Corrugated pipes have the advantage of being flexible but the disadvantage of generating unacceptable levels of noise. The noise generated within these pipes is due to oscillation of vortices formed within the corrugations. The noise can induce vibration and unacceptable fatigue damage. Consequently, it is desirable to have a method for predicting the flow conditions that facilitate noise and the noise levels that are generated. This paper develops a theoretical model for the noise generation by considering the interaction of an acoustic wave with the vortices. The key issue that emerges is the delay or phase angle between vortex production in the corrugations and an acoustic standing wave. For the usual conditions, where there are many corrugations in a wavelength, it is possible to form a differential equation for the build-up and saturation of an acoustic resonance. The relative few parameters within this differential equation provide a good basis for modeling the occurrence and level of noise produced. It is anticipated that some experimental input will always be needed for particular corrugation geometries.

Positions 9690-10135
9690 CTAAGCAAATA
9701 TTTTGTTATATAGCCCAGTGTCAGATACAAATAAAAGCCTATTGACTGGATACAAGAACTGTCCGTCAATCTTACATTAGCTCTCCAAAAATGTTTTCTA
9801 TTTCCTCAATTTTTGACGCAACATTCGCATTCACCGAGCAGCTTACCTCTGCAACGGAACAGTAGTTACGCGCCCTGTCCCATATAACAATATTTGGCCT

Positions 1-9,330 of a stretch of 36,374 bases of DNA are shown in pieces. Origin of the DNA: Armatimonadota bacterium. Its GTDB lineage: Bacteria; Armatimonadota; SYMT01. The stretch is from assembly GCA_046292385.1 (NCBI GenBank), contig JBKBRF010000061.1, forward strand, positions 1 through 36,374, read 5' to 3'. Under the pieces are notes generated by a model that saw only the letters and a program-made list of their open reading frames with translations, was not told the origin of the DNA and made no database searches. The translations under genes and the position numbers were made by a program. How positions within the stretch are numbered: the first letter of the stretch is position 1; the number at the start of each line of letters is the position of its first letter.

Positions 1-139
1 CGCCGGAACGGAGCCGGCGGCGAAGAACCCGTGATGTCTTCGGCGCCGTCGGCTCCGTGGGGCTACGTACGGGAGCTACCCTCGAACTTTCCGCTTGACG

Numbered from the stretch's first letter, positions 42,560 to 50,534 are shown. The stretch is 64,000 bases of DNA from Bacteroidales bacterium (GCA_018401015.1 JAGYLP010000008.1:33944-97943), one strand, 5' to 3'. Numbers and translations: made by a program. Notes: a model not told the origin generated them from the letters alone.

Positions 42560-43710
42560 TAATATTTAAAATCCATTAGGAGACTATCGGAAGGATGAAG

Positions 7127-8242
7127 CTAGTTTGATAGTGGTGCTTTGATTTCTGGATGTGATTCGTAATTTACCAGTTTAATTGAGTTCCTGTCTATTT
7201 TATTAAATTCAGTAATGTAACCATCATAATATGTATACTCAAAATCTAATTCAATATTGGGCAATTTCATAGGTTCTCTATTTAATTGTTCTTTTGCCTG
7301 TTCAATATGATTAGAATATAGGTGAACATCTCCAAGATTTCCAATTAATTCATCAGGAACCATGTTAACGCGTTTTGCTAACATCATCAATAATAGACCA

Noise Generation and Propagation Within Corrugated Pipes
Contributed by the Pressure Vessel and Piping Division of ASME for publication in the JOURNAL OF PRESSURE VESSEL TECHNOLOGY. Manuscript received May 27, 2012; final manuscript received March 13, 2013; published online May 21, 2013. Assoc. Editor: Samir Ziada.
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Goyder, H. (May 21, 2013). "Noise Generation and Propagation Within Corrugated Pipes." ASME. J. Pressure Vessel Technol. June 2013; 135(3): 030901. https://doi.org/10.1115/1.4024024
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